In a resounding sign of no confidence, hedge fund billionaire Bill Ackman has dumped the 3.1 million shares of Netflix that his fund purchased just three months ago, saying he has lost confidence in the ability to predict the streamer’s future prospects.
Ackman’s sell-off comes after Netflix shares tanked close to 40 percent on Wednesday following disastrous first-quarter results that included a loss of 200,000 subscribers and a predicted loss of 2 million more in the months ahead.
His fund Pershing Square Capital Management is taking a sizable loss on its $1.1 billion investment — various reports put the loss at more than $400 million. Ackman said “recent events” have clouded the steamer’s outlook.
“While Netflix’s business is fundamentally simple to understand, in light of recent events, we have lost confidence in our ability to predict the company’s future prospects with a sufficient degree of certainty,” he wrote in a letter to investors obtained by multiple news outlets.
He said Netflix’s efforts to seek new revenue streams — including an ad-supported version of its service — “are sensible,” but it remains “extremely difficult to predict their impact on the company’s long-term subscriber growth, future revenues, operating margins and capital intensity.”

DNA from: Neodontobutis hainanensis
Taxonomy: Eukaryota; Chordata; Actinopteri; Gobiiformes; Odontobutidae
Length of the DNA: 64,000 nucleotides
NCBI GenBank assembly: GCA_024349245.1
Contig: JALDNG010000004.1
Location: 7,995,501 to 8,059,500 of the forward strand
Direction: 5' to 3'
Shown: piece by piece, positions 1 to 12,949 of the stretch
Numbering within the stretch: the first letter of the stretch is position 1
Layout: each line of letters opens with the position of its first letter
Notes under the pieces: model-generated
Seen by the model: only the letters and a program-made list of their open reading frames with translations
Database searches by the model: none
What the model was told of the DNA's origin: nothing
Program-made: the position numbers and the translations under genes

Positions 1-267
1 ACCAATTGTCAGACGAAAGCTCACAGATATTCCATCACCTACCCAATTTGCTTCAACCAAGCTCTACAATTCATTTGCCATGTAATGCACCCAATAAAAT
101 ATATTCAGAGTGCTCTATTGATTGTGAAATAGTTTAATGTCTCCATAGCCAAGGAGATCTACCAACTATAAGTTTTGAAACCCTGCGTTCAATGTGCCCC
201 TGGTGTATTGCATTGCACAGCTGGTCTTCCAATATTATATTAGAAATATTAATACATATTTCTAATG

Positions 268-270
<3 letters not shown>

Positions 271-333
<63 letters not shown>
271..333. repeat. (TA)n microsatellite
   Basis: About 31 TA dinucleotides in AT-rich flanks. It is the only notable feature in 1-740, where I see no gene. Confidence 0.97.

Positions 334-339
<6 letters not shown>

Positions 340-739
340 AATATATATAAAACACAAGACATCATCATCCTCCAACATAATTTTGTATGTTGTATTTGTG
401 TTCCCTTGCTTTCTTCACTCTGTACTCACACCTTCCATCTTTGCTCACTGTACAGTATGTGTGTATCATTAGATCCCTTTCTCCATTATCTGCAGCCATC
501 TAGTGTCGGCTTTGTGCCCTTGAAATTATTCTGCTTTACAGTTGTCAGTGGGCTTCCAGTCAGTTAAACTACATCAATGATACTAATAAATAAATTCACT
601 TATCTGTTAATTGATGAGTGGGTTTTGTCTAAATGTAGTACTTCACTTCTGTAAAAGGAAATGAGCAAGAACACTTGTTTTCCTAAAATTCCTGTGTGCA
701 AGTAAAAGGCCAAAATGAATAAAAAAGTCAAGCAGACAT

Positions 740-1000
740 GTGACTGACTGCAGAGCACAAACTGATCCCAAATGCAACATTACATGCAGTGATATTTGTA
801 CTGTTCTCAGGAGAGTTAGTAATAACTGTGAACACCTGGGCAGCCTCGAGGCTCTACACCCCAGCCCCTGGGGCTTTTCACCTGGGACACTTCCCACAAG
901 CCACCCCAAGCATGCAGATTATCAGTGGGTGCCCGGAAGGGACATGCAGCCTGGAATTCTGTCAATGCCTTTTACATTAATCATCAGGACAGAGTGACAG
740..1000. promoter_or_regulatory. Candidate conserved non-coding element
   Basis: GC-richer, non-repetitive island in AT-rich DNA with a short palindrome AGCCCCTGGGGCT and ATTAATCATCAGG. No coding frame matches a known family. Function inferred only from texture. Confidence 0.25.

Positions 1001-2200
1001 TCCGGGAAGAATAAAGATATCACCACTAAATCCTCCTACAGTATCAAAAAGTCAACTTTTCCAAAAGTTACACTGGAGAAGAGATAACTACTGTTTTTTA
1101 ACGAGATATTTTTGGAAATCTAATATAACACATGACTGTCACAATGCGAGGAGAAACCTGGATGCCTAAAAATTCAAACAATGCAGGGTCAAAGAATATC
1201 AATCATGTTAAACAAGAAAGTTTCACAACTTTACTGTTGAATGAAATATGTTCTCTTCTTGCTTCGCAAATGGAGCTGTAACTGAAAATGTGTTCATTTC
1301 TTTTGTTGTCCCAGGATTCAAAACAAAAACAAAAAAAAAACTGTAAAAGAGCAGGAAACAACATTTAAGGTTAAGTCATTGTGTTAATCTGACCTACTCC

Since Pershing only invests in a relatively small number of companies, the fund is looking for a “high degree of predictability” in its portfolio.
Pershing purchased 3.1 million shares of Netflix in January in the wake of the streamer’s disappointing fourth-quarter results. The resulting sell-off at the time presented a “compelling” buying opportunity, Ackman said. But instead of rebounding, the stock has only continued to decline.
Ackman isn’t the only famous billionaire going bearish on Netflix. Elon Musk called out the streamer this week for its woke content. “The woke mind virus is making Netflix unwatchable,” he tweeted.
Shares of Netflix continued their decline Thursday, falling more than 3 percent in morning trading. For the year, the stock has lost a stunning 64 percent of its value.